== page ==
When it comes to food, turtles are pretty tolerant of what they eat, but obviously, there will be some foods that are a definite no-go. Designated turtle feed is pretty accessible and affordable in pet stores so trying to feed them anything but what is best for them seems like a ridiculous thing.
However, you may sometimes find yourself in a situation where you’ve run out of turtle food and you can’t get to the store. Maybe you’ve considered giving them some of your cat’s food just for the meanwhile until you can replenish the turtle food.
The labels of cat and turtle can look similar and surely they can’t be that different in ingredients. So can turtles eat cat food?
We’ll be revealing the truth in this guide and explaining why cat food is not suitable for turtles.
Can Turtles Eat Cat Food?
No, despite what you might hear from some turtle owners, they should not eat cat food, and why you may ask? Well because cats have totally different nutritional needs than turtles that’s why.
Cats are predominantly carnivorous animals and will require a high protein and fatty diet so they can thrive, whereas turtles are omnivorous and merge into herbivorous as they reach their later years.
An omnivorous and especially a herbivorous turtle will not meet its dietary requirements on an all meat cat food diet which could be detrimental to their growth and development.
Most generic cat food also contains low-quality fiber content to bulk it out with the meat which can be harmful to a turtle’s health as they’ll struggle to break it down.
So there’s a brief answer to your question, but let’s delve deeper into why cat fat is so bad for turtles and also what to do if your turtle happens to eat it.
Why Is Cat Food Bad For Turtles?
They Have Different Nutritional Needs
You wouldn’t feed dog food to a fish, and the same thing goes for feeding cat food to a turtle. Every animal will have individualistic nutritional needs to survive and thrive in its life.
Turtles must have Vitamin A & D and calcium in their diet. The calcium helps keep their bones and shell healthy, however, it cannot be utilized without vitamin D. They can get vitamin D from the environment however incorporating it into their diet is an easy way to keep up their intake.
Vitamin A is needed to keep their skin healthy and to help develop mucous membranes and ducts in their organs.
However, nearly all cat food does not contain any traces of these valuable nutrients so your turtle will then become deficient and soon develop problems.
Cat Food Contains Too Much Fat
Obese turtles are quite rare although you’ll want to reduce the risk the chance of your pet turtle developing obesity as much as you can.
Cat food is high in fat content, which for cats is useful as fat helps carry nutrients to their cell membranes. However, this content is too high for what a turtle requires which will lead them to quickly putting on weight and causing additional health problems.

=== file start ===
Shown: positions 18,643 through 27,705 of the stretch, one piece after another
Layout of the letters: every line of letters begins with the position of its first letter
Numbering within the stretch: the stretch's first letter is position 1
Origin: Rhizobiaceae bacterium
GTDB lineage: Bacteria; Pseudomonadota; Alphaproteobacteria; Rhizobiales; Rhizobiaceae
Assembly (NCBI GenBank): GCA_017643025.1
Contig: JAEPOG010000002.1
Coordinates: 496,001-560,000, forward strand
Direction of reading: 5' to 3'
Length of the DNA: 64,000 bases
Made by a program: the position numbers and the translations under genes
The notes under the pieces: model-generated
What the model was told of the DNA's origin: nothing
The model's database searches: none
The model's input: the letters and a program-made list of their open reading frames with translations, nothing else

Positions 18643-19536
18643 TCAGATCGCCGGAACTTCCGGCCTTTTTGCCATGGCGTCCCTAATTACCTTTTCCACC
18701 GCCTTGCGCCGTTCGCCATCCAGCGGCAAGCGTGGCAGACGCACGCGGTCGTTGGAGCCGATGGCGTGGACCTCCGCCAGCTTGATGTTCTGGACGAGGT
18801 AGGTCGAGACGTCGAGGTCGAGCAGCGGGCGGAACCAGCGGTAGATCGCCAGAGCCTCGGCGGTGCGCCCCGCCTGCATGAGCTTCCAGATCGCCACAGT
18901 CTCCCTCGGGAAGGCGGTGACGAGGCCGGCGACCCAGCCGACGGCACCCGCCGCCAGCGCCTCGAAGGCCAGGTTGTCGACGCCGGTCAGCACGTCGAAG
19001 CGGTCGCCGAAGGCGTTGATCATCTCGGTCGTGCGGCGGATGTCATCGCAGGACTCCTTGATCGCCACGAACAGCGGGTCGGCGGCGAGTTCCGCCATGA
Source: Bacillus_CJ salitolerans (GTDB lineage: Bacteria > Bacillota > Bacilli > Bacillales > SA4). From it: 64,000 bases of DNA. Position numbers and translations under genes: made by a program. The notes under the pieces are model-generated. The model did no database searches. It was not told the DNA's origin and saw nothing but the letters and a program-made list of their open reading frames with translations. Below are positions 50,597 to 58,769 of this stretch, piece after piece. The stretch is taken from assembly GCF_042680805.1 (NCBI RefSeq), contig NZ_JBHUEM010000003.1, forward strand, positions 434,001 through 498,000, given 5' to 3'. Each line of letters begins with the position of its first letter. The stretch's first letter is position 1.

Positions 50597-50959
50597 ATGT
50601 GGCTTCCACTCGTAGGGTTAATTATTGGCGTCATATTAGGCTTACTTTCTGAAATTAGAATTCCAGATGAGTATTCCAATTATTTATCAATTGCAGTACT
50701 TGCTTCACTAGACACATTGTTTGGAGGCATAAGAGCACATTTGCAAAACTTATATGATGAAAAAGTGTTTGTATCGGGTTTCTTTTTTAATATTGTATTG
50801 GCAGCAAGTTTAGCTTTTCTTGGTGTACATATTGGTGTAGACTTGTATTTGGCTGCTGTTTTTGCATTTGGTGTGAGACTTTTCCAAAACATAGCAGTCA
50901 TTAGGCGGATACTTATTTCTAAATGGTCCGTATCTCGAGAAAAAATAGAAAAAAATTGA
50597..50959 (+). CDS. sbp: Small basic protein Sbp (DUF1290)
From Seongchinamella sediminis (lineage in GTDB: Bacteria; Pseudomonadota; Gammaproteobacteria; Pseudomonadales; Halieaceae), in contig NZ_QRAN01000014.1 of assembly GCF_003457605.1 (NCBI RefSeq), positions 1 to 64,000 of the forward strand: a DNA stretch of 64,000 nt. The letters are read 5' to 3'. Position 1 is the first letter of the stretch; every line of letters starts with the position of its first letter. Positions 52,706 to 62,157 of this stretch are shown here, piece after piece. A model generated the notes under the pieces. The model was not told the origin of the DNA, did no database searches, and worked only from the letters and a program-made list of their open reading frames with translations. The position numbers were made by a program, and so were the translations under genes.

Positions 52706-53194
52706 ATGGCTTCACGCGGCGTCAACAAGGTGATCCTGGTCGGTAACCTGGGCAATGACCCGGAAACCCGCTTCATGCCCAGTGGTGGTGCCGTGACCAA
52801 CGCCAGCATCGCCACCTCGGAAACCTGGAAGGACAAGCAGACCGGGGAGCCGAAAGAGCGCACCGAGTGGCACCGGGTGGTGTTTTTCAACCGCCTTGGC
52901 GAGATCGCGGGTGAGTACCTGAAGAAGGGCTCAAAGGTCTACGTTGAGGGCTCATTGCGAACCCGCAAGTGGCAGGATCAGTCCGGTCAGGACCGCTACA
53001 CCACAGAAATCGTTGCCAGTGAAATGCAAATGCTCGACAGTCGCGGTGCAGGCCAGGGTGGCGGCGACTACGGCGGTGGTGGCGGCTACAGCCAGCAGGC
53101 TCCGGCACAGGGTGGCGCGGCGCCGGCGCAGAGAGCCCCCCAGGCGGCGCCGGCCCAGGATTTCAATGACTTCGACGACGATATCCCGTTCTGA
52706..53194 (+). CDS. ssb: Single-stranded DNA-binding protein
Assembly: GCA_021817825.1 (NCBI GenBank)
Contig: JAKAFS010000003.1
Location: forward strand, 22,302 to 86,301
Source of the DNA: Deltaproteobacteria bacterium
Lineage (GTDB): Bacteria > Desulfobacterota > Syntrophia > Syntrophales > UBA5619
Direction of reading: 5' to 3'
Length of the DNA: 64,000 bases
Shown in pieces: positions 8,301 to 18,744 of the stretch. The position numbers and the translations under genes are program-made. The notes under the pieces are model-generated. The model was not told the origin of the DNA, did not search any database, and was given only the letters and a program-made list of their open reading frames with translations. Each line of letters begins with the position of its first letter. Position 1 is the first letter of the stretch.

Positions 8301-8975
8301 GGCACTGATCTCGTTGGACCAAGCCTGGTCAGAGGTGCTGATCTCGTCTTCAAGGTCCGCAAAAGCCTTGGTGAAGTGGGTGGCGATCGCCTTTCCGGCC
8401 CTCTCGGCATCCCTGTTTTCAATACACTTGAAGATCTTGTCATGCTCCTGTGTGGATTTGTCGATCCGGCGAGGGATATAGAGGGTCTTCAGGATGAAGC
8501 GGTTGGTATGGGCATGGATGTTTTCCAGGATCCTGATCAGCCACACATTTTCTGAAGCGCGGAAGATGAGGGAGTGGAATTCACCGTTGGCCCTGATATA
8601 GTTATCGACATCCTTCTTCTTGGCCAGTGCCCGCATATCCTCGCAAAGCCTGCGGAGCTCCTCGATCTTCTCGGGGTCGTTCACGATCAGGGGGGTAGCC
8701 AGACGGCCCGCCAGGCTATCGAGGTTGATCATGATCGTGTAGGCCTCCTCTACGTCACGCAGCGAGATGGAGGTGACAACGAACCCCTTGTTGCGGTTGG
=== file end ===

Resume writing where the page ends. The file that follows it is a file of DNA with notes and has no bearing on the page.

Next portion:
Don’t worry, your turtle won’t double in size after a serving of cat food, but continuous consumption of cat food will soon make it more difficult for your turtle to swim, hold its own weight, or even fit its head back in its shell.
Too Much Protein Can Cause Issues
Protein from meat is a necessity for cats in their diet, so most cat food is packed with protein. Protein is still an important requirement for turtles however, too much protein in a turtle’s diet can lead to pyramiding.
This is a metabolic bone disease that can lead to deformed or elevated shells that interfere with lung functioning and also prevent females from laying eggs. It can make their legs weaker and cause them to move in abnormal ways which could lead to arthritis.
They Can’t Digest Low-quality Filler Contents
As we briefly touched upon, cat food contains a lot of filler content that is mostly made up of low-quality fiber and carbohydrates. These ingredients may be safe for cats to eat but will cause bloating and constipation in turtles as they’ll struggle to digest them.
I think my turtle has eaten cat food, what should I do?
Kudos to your turtle for managing to find its way to your cat’s food, however, try to prevent this from happening again by putting your cat’s food on a higher surface where your turtle can’t reach.
If this has only occurred once or twice and your turtle is displaying no irregularities in its behavior or bowel then all should be fine, just make sure to keep an eye on them.
However, if you’ve been feeding your turtle cat food for a long period then you’ll probably have noticed some changes to them and even some irregularities, at which point you should ask, why are you feeding them cat food?
If you think something may be wrong with your turtle as a result of you giving them cat food, take them to the vet immediately for a check-up.
Even if you think your turtle is doing just fine on a cat food diet, you’ll begin to see the repercussions for your naivety further down the line.
What should you feed a turtle?
Turtles should eat a balance of vegetables and leafy greens with a mix of specialized turtle pellets you can buy from the store.
If your turtle is on a predominantly pellet-based diet and you happen to run out, you’ll have better luck looking in your refrigerator for vegetables in comparison to giving them cat food.
Below are some foods that you’ll commonly find in your own refrigerator that you can feed to your turtle:
- Collard greens
- Cooked sweet potatoes